Friday, October 27, 2006

DVAR TORAH: Noach (Busserfest!)

I think I am going to keep the Tree of Knowledge Poll (see last week'’s post) open for a little while longer

The divrei torah in the foreseeable future will probably be shorter, unless I go on a rant or a tangent (which is likely).



In honor of Parashat Noach and the first anniversary of the first-ever coed busserfest I present: Evils of Vegetarianism

HereÂ’s my theory, sort of in jest. When humanity was created they were told they could eat only fruits and vegetables. The animals were only there for them to care for. People quickly became evil. Finally God decided to destroy them. After hanging out with smelly animals on an enclosed ark for an entire year, the first thing God told Noah and sons is that they can eat meat. Lack of meat is a cause of pent up evil. Only by eating meat can humanity get rid of their primal evil (or should I say primeval? No. No, I shouldn'’t).


DonÂ’t think Judaism is unique with its story of the destruction of humanity through a deluge. Most ancient cultures have their own flood stories, most famously the Epic of Gilgamesh told by the ancient Mesopotamians. I wonder if Iraqis still name their children Inkidu... or Utnapishtin… Well, I donÂ’t know of any Jews that name their kids Maher-Shalal-Chash-Baz (Isaiah'’s son, "“Swift booty, speedy prey"”). Um, anyway, I suggest you check out the other flood legends

Noah was righteous for his generation, but then again every other person in his generation was so wicked and depraved that God decided to destroy the world. He wouldnÂ’t hold a candle to Abraham or anyone else. Noah blindly followed God'’s commands without an argument. Noah, although the progenitor of all of humanity (due to the fact that he and his family were the only ones left) could not have been the first Jew. Abraham and Jacob (and to some extent Isaac) showed that they were able to argue with God. I will probably discuss this in two weeks time when I write the Dvar Torah on Parashat Vayera I will be delivering at my synagogue. Israel is not about submission. We have realized throughout history that we need to argue with injustice and not allow tyranny to bring us down. Abraham and Jacob struggle with God and end up with victories, Abraham'’s is verbal, JacobÂ’s is physical. But Noah does not challenge God's injustice. Instead he lives with it. After the rainbow promise and the Seven Noahide Laws are enacted, Noah discovers wine and suddenly becomes exceedingly drunk. This is righteous in his generation? Maybe the reason Jews hate pork so much, Noah'’s son Ham does something to Noah, anything from looking at him in his inebriation to taking too large a gratuity from a circumcision (gratuity: syn: tip. He Bobbitized his father, Okay?! (I'm not including a hyperlink for this one, if you don't understand, you're gonna have to look this one yourself)).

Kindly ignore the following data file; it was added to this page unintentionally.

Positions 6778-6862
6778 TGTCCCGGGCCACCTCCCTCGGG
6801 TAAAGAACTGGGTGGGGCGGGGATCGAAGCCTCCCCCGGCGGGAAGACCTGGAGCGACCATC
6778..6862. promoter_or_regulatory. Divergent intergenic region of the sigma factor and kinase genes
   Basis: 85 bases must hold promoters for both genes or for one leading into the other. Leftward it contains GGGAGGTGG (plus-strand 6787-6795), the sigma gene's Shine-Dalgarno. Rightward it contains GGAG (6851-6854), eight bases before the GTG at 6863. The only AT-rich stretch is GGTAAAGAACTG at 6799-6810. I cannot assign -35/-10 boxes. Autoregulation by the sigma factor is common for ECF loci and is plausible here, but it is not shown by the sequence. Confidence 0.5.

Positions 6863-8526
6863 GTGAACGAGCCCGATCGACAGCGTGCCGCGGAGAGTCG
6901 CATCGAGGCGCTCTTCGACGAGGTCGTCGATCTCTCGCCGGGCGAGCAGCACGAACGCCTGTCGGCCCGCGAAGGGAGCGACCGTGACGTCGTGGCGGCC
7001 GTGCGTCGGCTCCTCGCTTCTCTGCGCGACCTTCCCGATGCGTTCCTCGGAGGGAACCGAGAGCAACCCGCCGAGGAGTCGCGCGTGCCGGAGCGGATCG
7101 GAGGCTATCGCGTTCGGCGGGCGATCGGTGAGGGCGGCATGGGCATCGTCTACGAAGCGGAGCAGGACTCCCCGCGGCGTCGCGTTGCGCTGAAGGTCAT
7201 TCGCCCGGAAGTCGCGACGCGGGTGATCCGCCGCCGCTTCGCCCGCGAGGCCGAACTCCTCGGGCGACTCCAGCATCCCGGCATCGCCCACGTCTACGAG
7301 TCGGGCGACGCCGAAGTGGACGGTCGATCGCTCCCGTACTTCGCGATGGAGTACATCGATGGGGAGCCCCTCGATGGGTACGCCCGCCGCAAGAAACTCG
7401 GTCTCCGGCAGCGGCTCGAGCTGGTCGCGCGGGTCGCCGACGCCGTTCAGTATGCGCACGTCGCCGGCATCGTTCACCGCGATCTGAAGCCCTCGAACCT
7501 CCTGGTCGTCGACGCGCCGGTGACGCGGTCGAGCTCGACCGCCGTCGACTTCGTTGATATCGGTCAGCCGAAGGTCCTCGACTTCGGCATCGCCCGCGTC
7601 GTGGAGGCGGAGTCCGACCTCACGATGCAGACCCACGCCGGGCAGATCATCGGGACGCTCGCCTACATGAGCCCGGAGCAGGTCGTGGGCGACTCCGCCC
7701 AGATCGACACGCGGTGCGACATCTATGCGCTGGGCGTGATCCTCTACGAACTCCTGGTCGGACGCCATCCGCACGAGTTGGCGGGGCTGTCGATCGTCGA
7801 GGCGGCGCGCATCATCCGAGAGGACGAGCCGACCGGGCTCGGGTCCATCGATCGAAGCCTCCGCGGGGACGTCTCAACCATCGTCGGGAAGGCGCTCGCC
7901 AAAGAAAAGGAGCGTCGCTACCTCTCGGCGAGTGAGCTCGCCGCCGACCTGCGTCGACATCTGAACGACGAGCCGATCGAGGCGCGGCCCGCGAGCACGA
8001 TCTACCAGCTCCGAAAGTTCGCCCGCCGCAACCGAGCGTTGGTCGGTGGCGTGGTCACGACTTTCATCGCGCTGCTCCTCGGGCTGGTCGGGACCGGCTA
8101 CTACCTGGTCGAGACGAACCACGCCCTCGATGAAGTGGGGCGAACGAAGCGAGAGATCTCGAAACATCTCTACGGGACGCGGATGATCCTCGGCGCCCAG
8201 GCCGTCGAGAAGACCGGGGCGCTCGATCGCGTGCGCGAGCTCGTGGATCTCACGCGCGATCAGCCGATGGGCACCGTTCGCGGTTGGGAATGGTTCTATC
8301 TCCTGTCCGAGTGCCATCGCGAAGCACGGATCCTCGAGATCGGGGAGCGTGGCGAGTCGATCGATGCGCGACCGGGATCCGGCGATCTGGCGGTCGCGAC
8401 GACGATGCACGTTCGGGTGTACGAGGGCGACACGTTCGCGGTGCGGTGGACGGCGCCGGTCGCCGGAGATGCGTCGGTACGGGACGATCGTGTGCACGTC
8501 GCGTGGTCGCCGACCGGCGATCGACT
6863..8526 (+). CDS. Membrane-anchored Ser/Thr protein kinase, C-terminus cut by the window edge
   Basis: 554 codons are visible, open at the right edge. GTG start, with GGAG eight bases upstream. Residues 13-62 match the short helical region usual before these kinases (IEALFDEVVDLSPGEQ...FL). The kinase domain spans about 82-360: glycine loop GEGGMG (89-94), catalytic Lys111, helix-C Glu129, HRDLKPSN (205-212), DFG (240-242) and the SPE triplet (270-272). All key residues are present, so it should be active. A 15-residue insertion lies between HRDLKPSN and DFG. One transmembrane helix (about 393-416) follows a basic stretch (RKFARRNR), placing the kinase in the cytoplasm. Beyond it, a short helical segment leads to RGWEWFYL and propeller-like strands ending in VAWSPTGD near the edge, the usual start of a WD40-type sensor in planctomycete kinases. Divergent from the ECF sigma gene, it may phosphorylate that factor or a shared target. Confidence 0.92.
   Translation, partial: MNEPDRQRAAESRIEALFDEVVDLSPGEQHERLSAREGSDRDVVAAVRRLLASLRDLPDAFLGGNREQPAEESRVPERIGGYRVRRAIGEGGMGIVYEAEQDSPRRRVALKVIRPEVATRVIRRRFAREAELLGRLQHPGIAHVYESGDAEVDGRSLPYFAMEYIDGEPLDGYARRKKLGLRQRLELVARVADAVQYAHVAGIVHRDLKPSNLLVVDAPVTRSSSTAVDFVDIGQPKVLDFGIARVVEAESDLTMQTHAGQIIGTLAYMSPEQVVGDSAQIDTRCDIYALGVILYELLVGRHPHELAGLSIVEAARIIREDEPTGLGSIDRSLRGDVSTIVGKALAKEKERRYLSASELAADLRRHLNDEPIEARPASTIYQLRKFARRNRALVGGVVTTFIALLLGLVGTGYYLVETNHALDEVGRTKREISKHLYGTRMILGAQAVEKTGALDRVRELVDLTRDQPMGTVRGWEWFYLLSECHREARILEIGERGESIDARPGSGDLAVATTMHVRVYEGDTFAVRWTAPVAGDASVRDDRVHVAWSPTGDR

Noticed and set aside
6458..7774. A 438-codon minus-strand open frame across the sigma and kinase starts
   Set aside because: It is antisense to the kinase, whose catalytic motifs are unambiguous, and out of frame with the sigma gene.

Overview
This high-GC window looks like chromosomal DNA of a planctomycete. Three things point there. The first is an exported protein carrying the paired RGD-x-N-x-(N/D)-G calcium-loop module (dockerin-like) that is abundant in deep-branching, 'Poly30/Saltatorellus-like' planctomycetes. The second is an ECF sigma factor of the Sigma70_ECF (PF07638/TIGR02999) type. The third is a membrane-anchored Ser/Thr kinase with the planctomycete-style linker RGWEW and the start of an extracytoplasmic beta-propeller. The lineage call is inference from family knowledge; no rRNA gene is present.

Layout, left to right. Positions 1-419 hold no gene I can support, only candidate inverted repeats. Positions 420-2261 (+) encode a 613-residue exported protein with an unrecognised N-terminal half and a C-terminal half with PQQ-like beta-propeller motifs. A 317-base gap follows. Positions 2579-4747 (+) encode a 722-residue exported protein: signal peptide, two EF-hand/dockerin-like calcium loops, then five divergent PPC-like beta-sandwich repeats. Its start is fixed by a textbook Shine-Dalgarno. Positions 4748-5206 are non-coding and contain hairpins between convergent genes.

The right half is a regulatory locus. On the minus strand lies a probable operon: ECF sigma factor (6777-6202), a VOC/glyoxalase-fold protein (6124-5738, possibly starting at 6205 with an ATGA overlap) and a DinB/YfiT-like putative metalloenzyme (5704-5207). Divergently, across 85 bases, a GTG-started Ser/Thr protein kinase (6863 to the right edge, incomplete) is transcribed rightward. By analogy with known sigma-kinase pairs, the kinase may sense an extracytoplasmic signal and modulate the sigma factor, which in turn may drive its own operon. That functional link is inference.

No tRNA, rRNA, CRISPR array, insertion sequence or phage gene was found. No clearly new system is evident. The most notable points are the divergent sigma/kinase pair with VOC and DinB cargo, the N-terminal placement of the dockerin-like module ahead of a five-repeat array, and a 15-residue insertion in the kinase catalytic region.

The Tower of Babel is interesting because it is an attempt by humanity to be closer to God. We as Jews try to emulate God all the time, such as in medicine (you shall be healers because I the Lord, your Healer) and in holiness ("“You shall be holy because I the Lord am Holy"”). Why then did God come down on the people of Babylon? My feeling is that they were seeking a physical God. Are the heavens directly above us or do they transcend the world as we know it? Since we discovered flight (and perhaps hot-air balloons count here) we have gone through the clouds. We don'’t run down winged angels playing harps; the plane gets a little wet and there'’s the inconvenience of turbulence. God was pissed at the people for thinking that He was like them, that they would be able to comprehend Him. The reason I use the pronouns He and Him are for lack of a better term. I too cannot comprehend God. Through the eating from the Tree of Knowledge last week (read last week, occurred many millennia ago) we gained the ability to know certain things without actually knowing them, such as the existence of a Creator. This is why we can "believe with perfect faith" certain things. We are able to rely on empirical evidence and blind faith. Nimrod and the residents of Babylon needed to know for sure. This is why they could not continue on their crusade of truth.

2 comments:

Anonymous said...

There have been coed Busserfests since 2002.

Where have you been?

Eric S. said...

The first coed Busserfest was the first ever Busserfest in 1998 - one woman was present due to an exception made for a married couple.